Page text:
Abi Pattenden, Manager of Freeman Brothers Funeral Directors
Freeman Brothers has been carrying out funerals in Sussex and Surrey since 1855. As we have been so long established as Funeral Directors, we have a good sense of some of the most common questions people have around funerals. Taking feedback from colleagues in Horsham, Billingshurst, Crawley and Hurstpierpoint as to what we are asked frequently, we have produced a series of blog posts addressing some of these issues.
Today, Abi Pattenden will be looking at some of the questions we often find ourselves answering specifically when the funeral is a cremation.
For all types of funerals, people often ask about items which can be placed in the coffin, but this is particularly relevant when the funeral is a cremation as there is – understandably – some uncertainty around what might be permitted. It’s most important to know that anything cremated will usually not survive the process. Some people believe metal and jewellery might come through the process but, while it may not be destroyed completely, it will certainly not retain its previous appearance. Therefore, the biggest consideration should be the permanent loss of the item and the possibility of regretting its absence later.
Crematoria are very clear that the cremation process cannot be affected by anything placed in the coffin, so anything large or bulky is usually difficult to consider, and of course flammable items are definitely excluded. Human ashes are not allowed (they can be mixed together afterwards, though, and we are happy to do this for you) but there is some flexibility over pets, particularly if a small amount was to be placed in the coffin loose or in a temporary container. Small keepsakes, particularly photos and cards, are usually fine and we will always try to think creatively to accommodate a request – even if it can’t be in the most straightforward way.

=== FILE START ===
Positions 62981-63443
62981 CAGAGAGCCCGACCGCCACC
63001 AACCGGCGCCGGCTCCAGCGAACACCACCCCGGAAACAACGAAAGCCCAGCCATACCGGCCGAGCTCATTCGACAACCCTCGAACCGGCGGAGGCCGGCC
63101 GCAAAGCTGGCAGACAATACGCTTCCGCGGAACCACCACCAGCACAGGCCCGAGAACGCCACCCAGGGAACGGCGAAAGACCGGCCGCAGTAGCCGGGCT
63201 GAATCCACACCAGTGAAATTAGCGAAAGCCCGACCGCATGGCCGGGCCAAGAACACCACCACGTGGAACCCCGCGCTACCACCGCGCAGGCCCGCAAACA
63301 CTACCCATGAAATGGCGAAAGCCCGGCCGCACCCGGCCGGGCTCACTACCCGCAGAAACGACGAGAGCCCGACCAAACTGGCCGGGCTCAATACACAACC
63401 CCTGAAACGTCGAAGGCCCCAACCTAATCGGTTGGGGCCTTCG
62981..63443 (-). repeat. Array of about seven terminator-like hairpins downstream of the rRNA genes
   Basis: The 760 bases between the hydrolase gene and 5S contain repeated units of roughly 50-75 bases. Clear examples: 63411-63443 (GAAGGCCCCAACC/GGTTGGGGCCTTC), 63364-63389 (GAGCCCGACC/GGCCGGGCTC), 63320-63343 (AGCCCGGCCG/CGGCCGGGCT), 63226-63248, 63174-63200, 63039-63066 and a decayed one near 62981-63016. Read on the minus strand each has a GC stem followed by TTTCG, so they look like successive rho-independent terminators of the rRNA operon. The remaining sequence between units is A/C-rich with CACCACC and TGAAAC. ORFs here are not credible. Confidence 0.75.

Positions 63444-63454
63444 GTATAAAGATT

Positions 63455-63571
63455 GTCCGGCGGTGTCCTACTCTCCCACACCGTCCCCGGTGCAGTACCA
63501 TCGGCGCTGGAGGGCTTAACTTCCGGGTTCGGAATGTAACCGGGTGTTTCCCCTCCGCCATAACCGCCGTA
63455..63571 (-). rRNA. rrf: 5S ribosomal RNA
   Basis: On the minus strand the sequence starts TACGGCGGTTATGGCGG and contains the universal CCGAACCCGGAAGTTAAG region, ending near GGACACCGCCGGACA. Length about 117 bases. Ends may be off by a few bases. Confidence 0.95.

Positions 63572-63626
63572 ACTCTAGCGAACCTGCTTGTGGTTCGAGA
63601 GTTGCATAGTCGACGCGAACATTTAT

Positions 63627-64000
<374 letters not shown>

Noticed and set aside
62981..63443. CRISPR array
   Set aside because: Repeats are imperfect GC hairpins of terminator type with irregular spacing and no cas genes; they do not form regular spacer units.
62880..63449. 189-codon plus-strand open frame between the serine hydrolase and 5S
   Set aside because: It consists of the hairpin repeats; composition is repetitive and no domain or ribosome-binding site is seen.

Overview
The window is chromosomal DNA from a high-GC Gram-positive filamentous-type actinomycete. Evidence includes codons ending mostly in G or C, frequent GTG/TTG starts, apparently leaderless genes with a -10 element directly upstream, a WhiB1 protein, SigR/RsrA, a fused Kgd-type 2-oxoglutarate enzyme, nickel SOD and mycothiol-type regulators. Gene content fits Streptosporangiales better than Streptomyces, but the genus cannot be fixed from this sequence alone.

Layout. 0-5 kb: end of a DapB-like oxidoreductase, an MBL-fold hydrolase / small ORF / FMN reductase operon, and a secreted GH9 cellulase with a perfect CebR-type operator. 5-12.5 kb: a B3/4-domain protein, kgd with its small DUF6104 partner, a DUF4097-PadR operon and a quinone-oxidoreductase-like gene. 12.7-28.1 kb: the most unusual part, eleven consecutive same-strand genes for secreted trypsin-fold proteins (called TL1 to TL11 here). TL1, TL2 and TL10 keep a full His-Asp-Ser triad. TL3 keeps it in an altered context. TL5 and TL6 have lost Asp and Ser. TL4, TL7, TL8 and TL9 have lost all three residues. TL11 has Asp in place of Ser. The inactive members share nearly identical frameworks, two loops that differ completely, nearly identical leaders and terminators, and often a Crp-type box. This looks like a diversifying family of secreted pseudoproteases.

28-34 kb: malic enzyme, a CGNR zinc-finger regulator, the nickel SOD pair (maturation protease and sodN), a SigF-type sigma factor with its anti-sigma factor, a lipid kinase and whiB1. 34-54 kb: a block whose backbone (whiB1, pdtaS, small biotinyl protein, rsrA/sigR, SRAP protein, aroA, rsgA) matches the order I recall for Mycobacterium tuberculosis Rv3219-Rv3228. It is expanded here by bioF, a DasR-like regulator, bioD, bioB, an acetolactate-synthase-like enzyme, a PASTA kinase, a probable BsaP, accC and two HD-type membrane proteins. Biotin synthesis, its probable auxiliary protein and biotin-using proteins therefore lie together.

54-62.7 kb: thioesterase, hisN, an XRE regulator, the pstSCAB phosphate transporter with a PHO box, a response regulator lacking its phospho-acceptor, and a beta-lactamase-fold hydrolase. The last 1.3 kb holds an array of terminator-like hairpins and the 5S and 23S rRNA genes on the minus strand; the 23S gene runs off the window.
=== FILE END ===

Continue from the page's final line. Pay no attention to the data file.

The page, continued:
People sometimes want or need the ashes back relatively quickly after the funeral and ask us about this timescale. Firstly, the cremation process take several hours and may not happen immediately after the funeral. Some crematoria will ask for permission to keep the person for up to 72 hours before they are cremated. This is very rare – most people are cremated on the same day – but the ashes will probably not be ready that day and can never be guaranteed to be available until after a certain time the following day.